BRIDGEPORT – A former IT manager, who police say stood by and did nothing while his carer wife beat his disabled uncle to death, then backed him up with a lit cigarette in his hand on the porch to cover up the crime, now faces seven years in prison.

Brent Whiteman, 44, pleaded guilty on Wednesday under the Alford doctrine to second-degree manslaughter and two counts of risk of injury to a child.

Under the plea deal, he faces up to seven years in prison when sentenced by Superior Court Judge Kevin Russo on September 9.

A plea made under the Alford Doctrine means that Whiteman did not plead guilty, but admitted that he could be found guilty of the crime if tried. The judge then convicted him of the charges.


Whiteman’s wife, Tynisha Hall, a certified nursing aide, was sentenced in January to 15 years in prison for the 2017 death of her 61-year-old uncle, Robert Jones, of Hedgehog Circle in Trumbull.

During Wednesday’s hearing, State’s Attorney Joseph Corradino told the judge that Jones was abused by Hall in front of his children and that Whiteman “did nothing to mitigate or minimize the situation and was at home when the injuries were inflicted.

Whiteman, who has been in jail for more than two years awaiting trial in the case, did not comment.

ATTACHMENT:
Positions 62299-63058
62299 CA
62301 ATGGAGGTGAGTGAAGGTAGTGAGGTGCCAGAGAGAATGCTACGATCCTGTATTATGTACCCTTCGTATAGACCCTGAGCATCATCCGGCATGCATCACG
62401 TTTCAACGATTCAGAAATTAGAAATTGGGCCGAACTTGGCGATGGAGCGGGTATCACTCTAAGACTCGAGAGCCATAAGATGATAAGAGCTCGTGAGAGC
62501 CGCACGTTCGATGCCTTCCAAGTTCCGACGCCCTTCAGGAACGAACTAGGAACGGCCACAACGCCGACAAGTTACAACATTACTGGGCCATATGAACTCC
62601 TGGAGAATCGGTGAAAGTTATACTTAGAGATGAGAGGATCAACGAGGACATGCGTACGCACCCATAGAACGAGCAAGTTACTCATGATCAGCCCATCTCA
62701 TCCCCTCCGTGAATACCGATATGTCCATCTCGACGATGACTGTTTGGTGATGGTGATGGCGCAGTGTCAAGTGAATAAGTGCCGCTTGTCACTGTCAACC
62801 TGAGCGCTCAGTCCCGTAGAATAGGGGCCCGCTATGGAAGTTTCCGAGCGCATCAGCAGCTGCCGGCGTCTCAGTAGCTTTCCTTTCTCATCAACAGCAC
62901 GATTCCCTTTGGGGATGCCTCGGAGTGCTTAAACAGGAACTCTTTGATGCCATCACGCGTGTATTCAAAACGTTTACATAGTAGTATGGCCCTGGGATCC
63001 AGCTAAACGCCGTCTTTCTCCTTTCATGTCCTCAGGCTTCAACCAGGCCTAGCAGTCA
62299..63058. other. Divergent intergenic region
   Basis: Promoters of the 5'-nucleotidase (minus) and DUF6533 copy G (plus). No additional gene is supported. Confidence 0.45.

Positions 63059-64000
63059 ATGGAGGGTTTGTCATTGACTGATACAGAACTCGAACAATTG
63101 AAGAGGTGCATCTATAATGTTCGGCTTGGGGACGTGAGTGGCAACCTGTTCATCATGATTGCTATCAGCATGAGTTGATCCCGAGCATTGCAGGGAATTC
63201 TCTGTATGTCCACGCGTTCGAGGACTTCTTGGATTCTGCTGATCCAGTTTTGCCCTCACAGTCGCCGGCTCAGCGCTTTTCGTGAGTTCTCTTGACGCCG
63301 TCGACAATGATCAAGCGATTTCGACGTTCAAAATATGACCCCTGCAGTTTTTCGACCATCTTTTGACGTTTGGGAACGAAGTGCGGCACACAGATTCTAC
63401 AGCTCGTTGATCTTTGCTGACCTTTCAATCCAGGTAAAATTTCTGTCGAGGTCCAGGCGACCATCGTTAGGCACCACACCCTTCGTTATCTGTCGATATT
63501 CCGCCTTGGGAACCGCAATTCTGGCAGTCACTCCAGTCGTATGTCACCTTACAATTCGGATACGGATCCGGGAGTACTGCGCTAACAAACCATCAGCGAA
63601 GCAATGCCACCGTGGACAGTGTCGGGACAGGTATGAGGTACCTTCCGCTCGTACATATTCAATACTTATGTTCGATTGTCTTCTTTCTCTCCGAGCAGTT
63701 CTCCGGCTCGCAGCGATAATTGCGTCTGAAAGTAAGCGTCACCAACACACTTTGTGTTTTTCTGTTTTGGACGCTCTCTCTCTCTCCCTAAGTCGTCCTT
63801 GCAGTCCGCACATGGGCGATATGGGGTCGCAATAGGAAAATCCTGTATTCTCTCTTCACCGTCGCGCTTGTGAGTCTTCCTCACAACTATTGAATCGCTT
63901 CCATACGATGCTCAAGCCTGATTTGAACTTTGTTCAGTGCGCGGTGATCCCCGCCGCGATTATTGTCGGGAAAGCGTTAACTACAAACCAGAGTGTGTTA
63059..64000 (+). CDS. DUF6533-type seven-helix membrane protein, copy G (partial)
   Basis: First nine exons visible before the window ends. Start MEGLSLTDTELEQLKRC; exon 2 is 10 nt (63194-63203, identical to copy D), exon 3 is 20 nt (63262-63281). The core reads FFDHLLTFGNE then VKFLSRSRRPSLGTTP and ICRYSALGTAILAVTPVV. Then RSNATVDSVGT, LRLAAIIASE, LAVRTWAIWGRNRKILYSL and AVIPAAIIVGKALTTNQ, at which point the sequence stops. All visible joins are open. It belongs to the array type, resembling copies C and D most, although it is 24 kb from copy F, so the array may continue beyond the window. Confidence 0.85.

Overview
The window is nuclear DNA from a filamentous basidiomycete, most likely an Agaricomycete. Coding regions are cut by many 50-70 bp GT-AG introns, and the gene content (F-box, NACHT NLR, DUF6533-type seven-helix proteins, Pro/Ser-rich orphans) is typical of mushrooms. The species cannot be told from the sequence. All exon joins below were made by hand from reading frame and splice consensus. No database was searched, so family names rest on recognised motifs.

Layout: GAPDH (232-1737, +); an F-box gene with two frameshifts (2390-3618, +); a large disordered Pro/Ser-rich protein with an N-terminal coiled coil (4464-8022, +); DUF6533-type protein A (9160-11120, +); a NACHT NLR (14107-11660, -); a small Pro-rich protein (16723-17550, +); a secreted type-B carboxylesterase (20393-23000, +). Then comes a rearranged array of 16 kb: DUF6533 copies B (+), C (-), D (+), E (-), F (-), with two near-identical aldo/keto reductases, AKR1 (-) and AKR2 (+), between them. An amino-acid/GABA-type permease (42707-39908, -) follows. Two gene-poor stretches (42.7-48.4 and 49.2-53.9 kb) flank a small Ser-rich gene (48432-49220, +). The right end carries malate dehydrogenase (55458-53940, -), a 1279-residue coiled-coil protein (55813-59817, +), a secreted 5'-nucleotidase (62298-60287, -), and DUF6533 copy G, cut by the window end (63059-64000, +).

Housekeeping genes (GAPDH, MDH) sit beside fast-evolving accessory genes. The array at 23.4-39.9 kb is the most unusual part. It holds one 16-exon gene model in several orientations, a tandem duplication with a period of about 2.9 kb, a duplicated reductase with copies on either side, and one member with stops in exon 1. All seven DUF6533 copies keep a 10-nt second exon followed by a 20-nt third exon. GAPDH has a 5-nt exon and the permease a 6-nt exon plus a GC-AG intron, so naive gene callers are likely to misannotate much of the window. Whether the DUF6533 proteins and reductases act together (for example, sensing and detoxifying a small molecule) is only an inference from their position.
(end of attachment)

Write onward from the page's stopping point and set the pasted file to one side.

He previously ran an IT business in Windsor where the couple lived with their three children before moving to Dover Street in Bridgeport in early 2017.

Shortly before 3.30pm on February 8, police say, medics were dispatched to the Dover Street property for a report of a man having a heart attack. When medics arrived, police say, they found Jones sitting in a chair with burns to his hand and knees from a cigarette. Police said it was apparent Jones had been dead for some time – his body was in rigor mortis.

Police said Jones had a large and a small laceration on the back of his head which the medical examiner said caused a large amount of bleeding, but no obvious blood was found in the Dover Street home . The autopsy also revealed that the victim’s lower limbs had burning burns.

Police said Hall told them she had brought her uncle to the Dover Street home to look after him.

Detectives then returned to the Dover Street home and this time sprayed the bathroom with BlueStar, a reagent used to find bloodstains that could have been washed away and were no longer visible to the naked eye.

The spray immediately illuminated the bathroom walls with a blue luminescence, indicating there was a blood splatter pattern that extended from the ceiling to the floor, police said.